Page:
A girl, Melinda, begins her high school career on the wrong foot. Written from her point of view and as the narrator, you aren’t quite sure why she is being casted out by her friends and everyone else at school, but you learn quick enough.
She writes about things such as her classes, teachers, peers, home. You feel like you are actually in her shoes, you can relate to the feelings of being left out, shut down and being made fun of. Then the empathy gets stronger when you realize WHY she is now the outcast; she called the cops on a party and for that she has been ostracized by her peers. However, she did so for her sake…because of her own secret. She was raped.
Melinda is young and when she was raped, she was thirteen. She finds herself hiding and trying to cope with what happened and she thinks that if she can be quiet about it, and ignore it, it will eventually go away and she’ll feel whole again. But we all know that’s not how healing works. She is doing terrible in school, her parents are wrapped up in their own affairs and the one “friend” she has isn’t really a friend at all. She enjoys her art class and her teacher, Mr. Freeman, seems to recognize that she has pain but she doesn’t reveal it until the very end.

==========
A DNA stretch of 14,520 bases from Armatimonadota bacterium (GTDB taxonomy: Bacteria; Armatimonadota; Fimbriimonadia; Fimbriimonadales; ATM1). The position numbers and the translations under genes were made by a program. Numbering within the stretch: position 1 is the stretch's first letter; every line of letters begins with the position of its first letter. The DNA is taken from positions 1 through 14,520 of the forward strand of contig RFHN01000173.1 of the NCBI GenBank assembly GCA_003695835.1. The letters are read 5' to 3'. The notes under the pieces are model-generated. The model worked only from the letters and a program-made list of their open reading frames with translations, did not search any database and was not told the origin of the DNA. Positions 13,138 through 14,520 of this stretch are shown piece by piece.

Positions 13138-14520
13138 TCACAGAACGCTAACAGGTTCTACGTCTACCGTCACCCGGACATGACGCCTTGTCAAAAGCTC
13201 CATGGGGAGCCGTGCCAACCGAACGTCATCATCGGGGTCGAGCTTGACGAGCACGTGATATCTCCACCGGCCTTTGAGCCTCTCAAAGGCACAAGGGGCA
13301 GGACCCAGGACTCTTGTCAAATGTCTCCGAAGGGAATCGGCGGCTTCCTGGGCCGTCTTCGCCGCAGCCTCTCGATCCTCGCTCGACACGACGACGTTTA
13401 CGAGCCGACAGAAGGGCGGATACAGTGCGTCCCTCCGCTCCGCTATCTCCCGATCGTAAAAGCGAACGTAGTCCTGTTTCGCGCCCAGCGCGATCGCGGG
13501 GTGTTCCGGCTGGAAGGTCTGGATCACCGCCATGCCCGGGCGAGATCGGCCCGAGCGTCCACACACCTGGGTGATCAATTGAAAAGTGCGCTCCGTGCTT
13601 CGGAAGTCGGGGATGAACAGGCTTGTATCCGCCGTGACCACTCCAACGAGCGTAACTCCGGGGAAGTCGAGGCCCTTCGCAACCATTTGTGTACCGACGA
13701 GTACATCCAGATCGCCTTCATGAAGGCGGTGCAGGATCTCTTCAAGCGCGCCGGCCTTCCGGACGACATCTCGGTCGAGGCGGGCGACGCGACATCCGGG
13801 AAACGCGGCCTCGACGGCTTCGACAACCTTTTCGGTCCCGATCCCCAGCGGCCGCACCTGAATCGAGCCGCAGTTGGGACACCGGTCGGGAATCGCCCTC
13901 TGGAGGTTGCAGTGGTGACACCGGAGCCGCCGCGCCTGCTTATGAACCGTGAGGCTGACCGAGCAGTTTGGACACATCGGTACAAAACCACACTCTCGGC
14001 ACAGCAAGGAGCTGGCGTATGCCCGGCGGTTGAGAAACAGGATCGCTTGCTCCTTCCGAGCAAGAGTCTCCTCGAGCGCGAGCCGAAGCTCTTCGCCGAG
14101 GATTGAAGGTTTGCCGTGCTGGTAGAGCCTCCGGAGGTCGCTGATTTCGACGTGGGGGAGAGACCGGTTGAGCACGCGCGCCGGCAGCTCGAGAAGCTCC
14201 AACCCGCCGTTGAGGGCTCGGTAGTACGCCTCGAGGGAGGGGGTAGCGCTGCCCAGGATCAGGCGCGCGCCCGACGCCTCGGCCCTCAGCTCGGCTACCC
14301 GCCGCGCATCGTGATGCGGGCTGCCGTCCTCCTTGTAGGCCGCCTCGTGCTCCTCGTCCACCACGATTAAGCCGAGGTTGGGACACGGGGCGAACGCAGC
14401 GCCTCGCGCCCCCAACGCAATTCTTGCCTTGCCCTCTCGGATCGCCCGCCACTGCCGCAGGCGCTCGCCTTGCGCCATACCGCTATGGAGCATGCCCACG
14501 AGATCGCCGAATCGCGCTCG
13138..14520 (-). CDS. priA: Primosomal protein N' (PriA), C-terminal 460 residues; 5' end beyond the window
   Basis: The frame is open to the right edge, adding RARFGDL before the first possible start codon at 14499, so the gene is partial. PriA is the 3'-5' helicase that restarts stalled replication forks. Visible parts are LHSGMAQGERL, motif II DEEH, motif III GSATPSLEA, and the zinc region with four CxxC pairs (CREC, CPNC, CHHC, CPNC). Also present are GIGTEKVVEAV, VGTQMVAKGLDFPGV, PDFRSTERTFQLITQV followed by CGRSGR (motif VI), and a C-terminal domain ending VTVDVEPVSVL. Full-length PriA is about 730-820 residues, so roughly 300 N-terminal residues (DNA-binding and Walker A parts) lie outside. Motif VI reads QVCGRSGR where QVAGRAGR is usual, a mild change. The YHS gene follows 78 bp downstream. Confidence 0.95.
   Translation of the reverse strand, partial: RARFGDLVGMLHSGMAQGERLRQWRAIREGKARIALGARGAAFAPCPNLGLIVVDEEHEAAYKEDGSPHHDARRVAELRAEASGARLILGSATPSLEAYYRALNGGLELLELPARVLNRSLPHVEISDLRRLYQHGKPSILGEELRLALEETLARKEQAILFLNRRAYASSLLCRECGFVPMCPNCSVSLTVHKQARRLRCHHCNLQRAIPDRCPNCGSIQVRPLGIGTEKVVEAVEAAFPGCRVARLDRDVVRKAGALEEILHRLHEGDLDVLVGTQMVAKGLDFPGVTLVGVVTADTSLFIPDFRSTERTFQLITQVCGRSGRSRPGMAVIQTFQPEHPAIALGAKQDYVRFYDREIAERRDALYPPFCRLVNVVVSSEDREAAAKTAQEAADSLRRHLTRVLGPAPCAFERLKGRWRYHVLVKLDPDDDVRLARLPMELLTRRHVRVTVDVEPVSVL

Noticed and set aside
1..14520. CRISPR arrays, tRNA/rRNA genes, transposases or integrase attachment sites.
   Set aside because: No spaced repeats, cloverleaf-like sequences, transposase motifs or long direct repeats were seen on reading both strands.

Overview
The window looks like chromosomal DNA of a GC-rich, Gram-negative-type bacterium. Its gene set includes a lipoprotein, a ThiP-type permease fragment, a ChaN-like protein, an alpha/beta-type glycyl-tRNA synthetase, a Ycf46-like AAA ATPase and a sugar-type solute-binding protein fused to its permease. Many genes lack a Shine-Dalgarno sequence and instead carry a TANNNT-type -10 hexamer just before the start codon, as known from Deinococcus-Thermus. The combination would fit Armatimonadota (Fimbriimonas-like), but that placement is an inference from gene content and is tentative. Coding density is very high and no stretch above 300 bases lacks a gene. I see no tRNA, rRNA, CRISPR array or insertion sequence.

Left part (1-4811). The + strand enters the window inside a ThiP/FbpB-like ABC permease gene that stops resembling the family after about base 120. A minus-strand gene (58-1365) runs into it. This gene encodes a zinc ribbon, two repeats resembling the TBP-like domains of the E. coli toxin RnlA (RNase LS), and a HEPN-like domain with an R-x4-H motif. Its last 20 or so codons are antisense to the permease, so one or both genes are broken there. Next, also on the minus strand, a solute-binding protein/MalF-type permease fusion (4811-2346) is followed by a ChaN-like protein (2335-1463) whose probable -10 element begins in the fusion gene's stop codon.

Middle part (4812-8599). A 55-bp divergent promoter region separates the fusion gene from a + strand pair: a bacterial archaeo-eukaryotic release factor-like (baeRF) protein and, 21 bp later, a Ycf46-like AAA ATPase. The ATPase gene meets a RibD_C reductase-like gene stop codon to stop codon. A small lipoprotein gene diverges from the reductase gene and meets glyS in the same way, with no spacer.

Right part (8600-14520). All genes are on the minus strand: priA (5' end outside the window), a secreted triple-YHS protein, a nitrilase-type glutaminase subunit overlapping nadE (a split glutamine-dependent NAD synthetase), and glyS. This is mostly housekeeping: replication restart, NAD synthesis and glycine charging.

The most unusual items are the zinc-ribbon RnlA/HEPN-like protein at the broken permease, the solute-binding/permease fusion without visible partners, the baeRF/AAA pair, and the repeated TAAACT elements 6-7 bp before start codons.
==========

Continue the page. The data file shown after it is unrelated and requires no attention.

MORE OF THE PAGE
This book was such a great read. I felt myself, even at 33, captivated by how it was written and kept wanting to read in hopes that Melinda would get justice and peace…enough to let her start putting the pieces of her life back together.
Another book that is similar to Speak is The Way I Use to Be by Amber Smith.
Click on the image to visit the author’s Amazon page to find more books written by Anderson.
This book was a National Book Award Finalist.
Anderson, Laurie H. (1999). Speak. New York, NY: Penguin.